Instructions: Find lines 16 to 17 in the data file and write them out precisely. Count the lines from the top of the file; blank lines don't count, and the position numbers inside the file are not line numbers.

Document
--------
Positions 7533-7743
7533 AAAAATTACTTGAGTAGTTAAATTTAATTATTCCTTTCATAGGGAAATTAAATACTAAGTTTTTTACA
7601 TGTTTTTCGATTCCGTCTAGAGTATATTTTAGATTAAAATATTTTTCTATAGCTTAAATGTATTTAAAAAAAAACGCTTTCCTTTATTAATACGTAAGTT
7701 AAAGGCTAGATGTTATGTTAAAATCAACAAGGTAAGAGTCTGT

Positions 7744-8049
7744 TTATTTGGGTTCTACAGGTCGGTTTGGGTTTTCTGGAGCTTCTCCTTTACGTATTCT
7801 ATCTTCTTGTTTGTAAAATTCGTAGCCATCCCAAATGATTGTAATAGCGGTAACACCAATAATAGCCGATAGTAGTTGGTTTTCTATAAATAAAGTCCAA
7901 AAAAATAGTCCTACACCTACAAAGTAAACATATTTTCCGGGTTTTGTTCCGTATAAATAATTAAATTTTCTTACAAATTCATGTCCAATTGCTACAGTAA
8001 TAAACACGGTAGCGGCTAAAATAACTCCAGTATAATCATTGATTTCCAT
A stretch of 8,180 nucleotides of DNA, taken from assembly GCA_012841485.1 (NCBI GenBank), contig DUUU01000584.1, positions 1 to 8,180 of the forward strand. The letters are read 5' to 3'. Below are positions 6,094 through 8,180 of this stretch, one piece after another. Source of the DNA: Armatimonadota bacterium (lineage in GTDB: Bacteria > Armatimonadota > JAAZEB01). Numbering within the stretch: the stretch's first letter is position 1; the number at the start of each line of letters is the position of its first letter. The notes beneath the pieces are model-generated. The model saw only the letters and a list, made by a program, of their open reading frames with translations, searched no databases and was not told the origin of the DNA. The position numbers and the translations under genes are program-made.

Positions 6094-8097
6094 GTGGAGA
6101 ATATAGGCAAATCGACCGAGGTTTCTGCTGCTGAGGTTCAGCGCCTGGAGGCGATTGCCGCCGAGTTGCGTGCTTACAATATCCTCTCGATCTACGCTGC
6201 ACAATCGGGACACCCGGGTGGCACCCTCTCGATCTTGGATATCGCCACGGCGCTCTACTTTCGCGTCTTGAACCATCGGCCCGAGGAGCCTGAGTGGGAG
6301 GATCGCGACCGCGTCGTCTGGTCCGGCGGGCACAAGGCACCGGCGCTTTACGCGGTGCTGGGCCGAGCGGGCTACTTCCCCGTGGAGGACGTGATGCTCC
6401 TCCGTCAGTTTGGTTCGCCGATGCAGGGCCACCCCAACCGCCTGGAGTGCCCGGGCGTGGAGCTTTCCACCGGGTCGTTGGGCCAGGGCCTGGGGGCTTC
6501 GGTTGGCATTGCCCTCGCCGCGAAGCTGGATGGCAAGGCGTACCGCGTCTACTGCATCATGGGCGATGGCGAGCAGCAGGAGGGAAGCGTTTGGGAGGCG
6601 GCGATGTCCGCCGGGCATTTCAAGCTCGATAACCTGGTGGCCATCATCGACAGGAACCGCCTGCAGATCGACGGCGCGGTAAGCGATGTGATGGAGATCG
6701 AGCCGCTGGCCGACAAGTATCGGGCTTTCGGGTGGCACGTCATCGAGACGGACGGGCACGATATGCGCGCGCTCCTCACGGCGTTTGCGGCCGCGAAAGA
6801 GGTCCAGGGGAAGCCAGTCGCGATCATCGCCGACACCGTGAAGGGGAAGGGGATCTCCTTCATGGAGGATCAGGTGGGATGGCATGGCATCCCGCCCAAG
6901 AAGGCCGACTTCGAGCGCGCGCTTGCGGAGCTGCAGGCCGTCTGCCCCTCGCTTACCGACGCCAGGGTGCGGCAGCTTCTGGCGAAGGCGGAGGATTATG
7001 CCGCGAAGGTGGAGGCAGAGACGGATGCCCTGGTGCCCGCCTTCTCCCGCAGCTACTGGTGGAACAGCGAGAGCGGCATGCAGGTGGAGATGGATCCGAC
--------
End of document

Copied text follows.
6401 TCCGTCAGTTTGGTTCGCCGATGCAGGGCCACCCCAACCGCCTGGAGTGCCCGGGCGTGGAGCTTTCCACCGGGTCGTTGGGCCAGGGCCTGGGGGCTTC
6501 GGTTGGCATTGCCCTCGCCGCGAAGCTGGATGGCAAGGCGTACCGCGTCTACTGCATCATGGGCGATGGCGAGCAGCAGGAGGGAAGCGTTTGGGAGGCG